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The Scientific World Journal
Volume 2014, Article ID 702071, 8 pages
Research Article

Vigor for In Vitro Culture Traits in S. melongena  ×  S. aethiopicum Hybrids with Potential as Rootstocks for Eggplant

Instituto de Conservación y Mejora de la Agrodiversidad Valenciana, Universitat Politècnica de València, Camino de Vera 14, 46022 Valencia, Spain

Received 30 August 2013; Accepted 28 November 2013; Published 27 January 2014

Academic Editors: G. E. Brust, K. M. Khawar, and V. Mohler

Copyright © 2014 Irene Calvo-Asensio et al. This is an open access article distributed under the Creative Commons Attribution License, which permits unrestricted use, distribution, and reproduction in any medium, provided the original work is properly cited.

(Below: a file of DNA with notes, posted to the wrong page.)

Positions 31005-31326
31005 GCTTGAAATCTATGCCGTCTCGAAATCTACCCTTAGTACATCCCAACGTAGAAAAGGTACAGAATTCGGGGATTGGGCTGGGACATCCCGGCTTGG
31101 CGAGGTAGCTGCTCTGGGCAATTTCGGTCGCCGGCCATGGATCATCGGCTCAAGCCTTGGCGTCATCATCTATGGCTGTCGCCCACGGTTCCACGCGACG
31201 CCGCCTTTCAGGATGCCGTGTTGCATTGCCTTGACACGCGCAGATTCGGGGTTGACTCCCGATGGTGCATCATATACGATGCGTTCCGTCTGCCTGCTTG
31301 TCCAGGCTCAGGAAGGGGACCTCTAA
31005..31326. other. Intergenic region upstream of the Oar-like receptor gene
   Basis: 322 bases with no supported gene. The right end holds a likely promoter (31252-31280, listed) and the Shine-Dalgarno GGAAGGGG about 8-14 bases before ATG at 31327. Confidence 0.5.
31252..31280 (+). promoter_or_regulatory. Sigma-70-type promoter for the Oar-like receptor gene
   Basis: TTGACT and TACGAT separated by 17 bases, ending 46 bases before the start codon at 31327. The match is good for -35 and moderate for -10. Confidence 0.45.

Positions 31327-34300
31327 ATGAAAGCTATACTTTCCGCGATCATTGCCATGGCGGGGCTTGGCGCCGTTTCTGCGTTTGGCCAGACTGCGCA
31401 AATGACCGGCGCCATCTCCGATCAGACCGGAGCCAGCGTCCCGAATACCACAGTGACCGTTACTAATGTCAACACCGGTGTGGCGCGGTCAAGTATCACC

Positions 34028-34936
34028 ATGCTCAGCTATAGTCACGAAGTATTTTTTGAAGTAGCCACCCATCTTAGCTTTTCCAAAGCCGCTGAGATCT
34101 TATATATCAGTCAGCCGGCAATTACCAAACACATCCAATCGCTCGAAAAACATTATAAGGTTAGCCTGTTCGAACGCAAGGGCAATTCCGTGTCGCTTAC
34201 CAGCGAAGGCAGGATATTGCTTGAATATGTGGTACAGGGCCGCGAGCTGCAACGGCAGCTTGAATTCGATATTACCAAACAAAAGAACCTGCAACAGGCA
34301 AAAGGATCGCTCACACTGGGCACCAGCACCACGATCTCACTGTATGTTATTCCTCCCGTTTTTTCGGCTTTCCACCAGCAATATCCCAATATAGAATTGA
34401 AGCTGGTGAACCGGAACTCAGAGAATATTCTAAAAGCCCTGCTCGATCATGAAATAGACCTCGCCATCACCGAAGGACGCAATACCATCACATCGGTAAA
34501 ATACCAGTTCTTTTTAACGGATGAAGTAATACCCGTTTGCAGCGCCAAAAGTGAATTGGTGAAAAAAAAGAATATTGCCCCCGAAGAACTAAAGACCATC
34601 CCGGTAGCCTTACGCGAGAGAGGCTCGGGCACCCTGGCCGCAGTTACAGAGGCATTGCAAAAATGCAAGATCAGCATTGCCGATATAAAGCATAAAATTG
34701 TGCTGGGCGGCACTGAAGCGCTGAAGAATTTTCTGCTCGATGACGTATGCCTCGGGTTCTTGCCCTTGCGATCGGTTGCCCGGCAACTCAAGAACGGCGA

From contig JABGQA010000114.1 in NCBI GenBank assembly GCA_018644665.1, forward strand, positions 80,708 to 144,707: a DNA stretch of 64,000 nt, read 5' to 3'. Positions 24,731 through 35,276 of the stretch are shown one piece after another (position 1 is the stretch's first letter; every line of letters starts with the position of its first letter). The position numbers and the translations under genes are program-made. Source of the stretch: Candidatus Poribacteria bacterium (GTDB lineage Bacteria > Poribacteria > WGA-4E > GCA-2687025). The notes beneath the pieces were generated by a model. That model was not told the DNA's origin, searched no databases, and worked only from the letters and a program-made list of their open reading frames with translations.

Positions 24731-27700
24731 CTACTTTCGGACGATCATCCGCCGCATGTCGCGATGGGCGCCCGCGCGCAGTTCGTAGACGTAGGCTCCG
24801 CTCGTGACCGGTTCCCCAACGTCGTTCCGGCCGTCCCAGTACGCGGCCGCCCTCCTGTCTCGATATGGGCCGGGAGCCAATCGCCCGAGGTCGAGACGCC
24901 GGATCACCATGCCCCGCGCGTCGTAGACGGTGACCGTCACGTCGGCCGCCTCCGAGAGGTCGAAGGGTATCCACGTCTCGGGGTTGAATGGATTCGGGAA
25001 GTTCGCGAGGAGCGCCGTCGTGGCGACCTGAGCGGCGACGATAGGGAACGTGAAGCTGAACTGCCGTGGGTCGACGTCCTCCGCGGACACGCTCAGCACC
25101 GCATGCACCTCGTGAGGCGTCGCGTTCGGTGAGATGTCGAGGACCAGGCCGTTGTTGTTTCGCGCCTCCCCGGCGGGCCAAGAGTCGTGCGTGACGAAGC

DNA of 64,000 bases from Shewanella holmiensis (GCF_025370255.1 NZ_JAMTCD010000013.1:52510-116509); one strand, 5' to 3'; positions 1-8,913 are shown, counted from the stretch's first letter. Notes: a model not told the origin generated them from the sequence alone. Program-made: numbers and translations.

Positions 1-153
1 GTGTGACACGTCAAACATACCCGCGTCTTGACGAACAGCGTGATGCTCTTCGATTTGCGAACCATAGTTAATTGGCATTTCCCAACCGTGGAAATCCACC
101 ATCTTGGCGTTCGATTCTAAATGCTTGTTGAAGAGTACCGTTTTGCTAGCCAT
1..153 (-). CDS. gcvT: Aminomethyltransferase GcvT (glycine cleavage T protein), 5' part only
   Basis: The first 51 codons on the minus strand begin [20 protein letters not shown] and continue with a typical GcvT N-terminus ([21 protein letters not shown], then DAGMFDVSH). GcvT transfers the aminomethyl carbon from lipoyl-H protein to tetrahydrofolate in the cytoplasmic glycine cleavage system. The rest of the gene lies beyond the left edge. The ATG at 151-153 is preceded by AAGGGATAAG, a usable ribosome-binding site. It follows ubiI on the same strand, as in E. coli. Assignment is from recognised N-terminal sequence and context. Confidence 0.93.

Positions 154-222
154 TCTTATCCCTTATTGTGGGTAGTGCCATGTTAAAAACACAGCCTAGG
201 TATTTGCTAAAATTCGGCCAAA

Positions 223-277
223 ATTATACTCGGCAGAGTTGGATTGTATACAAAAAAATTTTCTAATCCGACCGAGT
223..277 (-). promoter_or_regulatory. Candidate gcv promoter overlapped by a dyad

Hybrids of Solanum melongena and S. aethiopicum are of interest as rootstocks of eggplant, as they are highly vigorous and can incorporate resistance to several diseases. However, hybridization between both species is difficult. Therefore, protocols for in vitro culture are of great interest for their micropropagation and biotechnological breeding. We assessed the organogenesis response from leaf explants in four interspecific hybrids and in their parents testing two organogenic media: SIM-A, containing 6-benzylaminopurine and kinetin, and SIM-B, which contains thidiazuron. A higher regeneration capacity in the hybrids compared to their parents was observed. Whereas in interspecific hybrids and in one accession of S. melongena similar regeneration rates were observed for SIM-A and SIM-B, higher regeneration was found in the rest of genotypes when thidiazuron was used. Rooting ability in the interspecific hybrids was lower in in vitro micropropagated plants (35–60%) than in plants regenerated from explants (100%). The addition of indolbutiric acid (1 mg L−1) induced roots in nonrooted genotypes. In summary, we have adjusted in vitro culture conditions for regenerating and rooting S. melongena × S. aethiopicum hybrids. We have also demonstrated that these hybrids are heterotic for regeneration, which may be of interest for basic science studies.